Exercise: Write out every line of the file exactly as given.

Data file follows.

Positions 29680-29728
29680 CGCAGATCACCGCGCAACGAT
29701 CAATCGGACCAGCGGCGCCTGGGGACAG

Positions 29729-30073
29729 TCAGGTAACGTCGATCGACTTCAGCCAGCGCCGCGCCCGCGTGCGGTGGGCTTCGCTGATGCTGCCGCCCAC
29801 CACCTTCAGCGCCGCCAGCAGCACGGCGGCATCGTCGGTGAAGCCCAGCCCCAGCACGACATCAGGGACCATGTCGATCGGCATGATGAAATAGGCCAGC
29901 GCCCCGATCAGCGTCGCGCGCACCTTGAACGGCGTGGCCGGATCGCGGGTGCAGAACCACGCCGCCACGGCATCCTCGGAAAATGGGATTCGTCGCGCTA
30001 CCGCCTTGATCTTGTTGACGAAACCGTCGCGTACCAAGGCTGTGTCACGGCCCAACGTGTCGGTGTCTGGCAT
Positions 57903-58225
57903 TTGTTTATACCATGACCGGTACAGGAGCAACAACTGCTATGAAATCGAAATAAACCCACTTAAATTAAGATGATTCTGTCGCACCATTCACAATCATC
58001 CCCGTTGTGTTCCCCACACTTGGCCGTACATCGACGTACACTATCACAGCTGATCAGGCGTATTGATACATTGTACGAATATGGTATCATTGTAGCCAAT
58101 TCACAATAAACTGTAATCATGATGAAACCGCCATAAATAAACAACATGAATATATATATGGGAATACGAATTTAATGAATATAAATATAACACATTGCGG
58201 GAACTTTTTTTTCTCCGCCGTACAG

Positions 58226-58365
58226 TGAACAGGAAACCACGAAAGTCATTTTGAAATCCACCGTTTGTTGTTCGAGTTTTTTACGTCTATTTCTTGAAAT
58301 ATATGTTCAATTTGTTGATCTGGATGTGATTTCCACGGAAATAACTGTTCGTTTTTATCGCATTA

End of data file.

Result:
Positions 29680-29728
29680 CGCAGATCACCGCGCAACGAT
29701 CAATCGGACCAGCGGCGCCTGGGGACAG

Positions 29729-30073
29729 TCAGGTAACGTCGATCGACTTCAGCCAGCGCCGCGCCCGCGTGCGGTGGGCTTCGCTGATGCTGCCGCCCAC
29801 CACCTTCAGCGCCGCCAGCAGCACGGCGGCATCGTCGGTGAAGCCCAGCCCCAGCACGACATCAGGGACCATGTCGATCGGCATGATGAAATAGGCCAGC
29901 GCCCCGATCAGCGTCGCGCGCACCTTGAACGGCGTGGCCGGATCGCGGGTGCAGAACCACGCCGCCACGGCATCCTCGGAAAATGGGATTCGTCGCGCTA
30001 CCGCCTTGATCTTGTTGACGAAACCGTCGCGTACCAAGGCTGTGTCACGGCCCAACGTGTCGGTGTCTGGCAT
Positions 57903-58225
57903 TTGTTTATACCATGACCGGTACAGGAGCAACAACTGCTATGAAATCGAAATAAACCCACTTAAATTAAGATGATTCTGTCGCACCATTCACAATCATC
58001 CCCGTTGTGTTCCCCACACTTGGCCGTACATCGACGTACACTATCACAGCTGATCAGGCGTATTGATACATTGTACGAATATGGTATCATTGTAGCCAAT
58101 TCACAATAAACTGTAATCATGATGAAACCGCCATAAATAAACAACATGAATATATATATGGGAATACGAATTTAATGAATATAAATATAACACATTGCGG
58201 GAACTTTTTTTTCTCCGCCGTACAG

Positions 58226-58365
58226 TGAACAGGAAACCACGAAAGTCATTTTGAAATCCACCGTTTGTTGTTCGAGTTTTTTACGTCTATTTCTTGAAAT
58301 ATATGTTCAATTTGTTGATCTGGATGTGATTTCCACGGAAATAACTGTTCGTTTTTATCGCATTA